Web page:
The questions Willis McGahee hears now really aren't so different from the doubts others had about him nine years ago, when he was drafted in the first round despite a significant knee injury suffered in his final college game.
Would he be fast enough? Can he handle the burden of being a No. 1 running back?
"That's always been a question since I came into the league," McGahee said. "You know what? I really don't care what they think. My job is to go out there and prove them wrong, and I'm going to prove them wrong."
Now entering his 10th season in the NFL, and at 30, McGahee gets age questions added to the mix, even after a 2011 season in which he rushed for 1,199 yards, had seven 100-yard games and made the Pro Bowl as an alternate.
But was his success a product of the Broncos' run-heavy, read-option offense under quarterback Tim Tebow?
It's easy to answer yes, because before the quarterback switch in mid-October, the Broncos were rushing for only 101.8 yards per game, 22nd-best in the NFL. By the time the season ended, the Broncos led the league in rushing, averaging 164.5 yards.
But a closer look at McGahee's totals show he stayed remarkably consistent. He had three 100-yard games in four starts playing behind Kyle Orton, and he averaged 20.3 carries per game in those starts. That incarnation of the Broncos' offense featured a more traditional passing game, with wide receivers Brandon Lloyd and Eric Decker as the featured players.
In 10 starts with Tebow, McGahee had four more 100-yard games, and averaged 20 carries in those starts. In many of those games, the passing game was nearly invisible and Tebow the scrambler drew the focus of opposing defenses.
At first, defenses seemed confused by the read option, particularly in its debut at Oakland in early November. That game was McGahee's best as a Bronco, with 163 yards and touchdown runs of 60 and 24 yards. On both, he sprinted away from the Oakland defense.
"They've got the fastest defensive backs in the league," McGahee said. "It just shows how determined I am."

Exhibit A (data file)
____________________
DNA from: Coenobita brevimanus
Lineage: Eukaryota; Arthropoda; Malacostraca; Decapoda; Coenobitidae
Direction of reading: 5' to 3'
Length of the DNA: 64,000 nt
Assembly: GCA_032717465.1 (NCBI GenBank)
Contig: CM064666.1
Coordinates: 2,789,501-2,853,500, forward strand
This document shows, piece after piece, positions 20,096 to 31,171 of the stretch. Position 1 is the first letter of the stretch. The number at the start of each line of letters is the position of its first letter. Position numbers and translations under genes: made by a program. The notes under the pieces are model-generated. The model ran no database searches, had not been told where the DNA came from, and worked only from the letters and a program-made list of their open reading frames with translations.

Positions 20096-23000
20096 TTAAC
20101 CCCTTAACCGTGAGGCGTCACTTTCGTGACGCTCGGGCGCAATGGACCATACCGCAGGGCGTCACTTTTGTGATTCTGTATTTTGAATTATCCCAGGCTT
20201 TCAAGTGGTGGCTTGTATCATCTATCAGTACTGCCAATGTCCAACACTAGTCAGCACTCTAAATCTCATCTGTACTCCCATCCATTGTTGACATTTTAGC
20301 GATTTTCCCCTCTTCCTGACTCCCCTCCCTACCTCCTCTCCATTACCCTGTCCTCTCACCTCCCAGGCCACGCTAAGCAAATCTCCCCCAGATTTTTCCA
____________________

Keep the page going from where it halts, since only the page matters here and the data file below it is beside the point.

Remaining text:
And that brings McGahee back to the present. He has clearly been the No. 1 running back in training camp and has been getting the veteran treatment through the first two weeks of practice. He will take all of the first repetitions but cede other snaps to the younger guys behind him, such as Lance Ball, Jeremiah Johnson and Xavier Omon.
"The goal is to have him be ready on Sundays," said running backs coach Eric Studesville. "We're trying to get a whole lot of work for him early on so we can rest him, and have him at peak condition going into the season."
During the Broncos' public scrimmage Saturday at Sports Authority Field at Mile High, McGahee broke free around the left edge, burst toward the sideline and threw a fierce stiff-arm that propelled cornerback Drayton Florence out of bounds.
McGahee's run helped the first-team offense, led by Peyton Manning, get into the red zone and eventually led to a touchdown pass.
McGahee has said this summer his personal goal is 1,200 yards rushing — one more than his 2011 total. And it's OK with him if you aren't sure if he can't do it. In fact, he prefers it that way.
"With Willis, he's such a competitor. He kind of responds to the challenge of when people say, 'Can he or can't he?' " said Studesville, who first coached McGahee with Buffalo in 2004. "He takes care of himself so well physically, he's a great teammate to be around, and he pushes himself and other people around him. It's fun to see him now, from where I had him early on. It's really fun for me."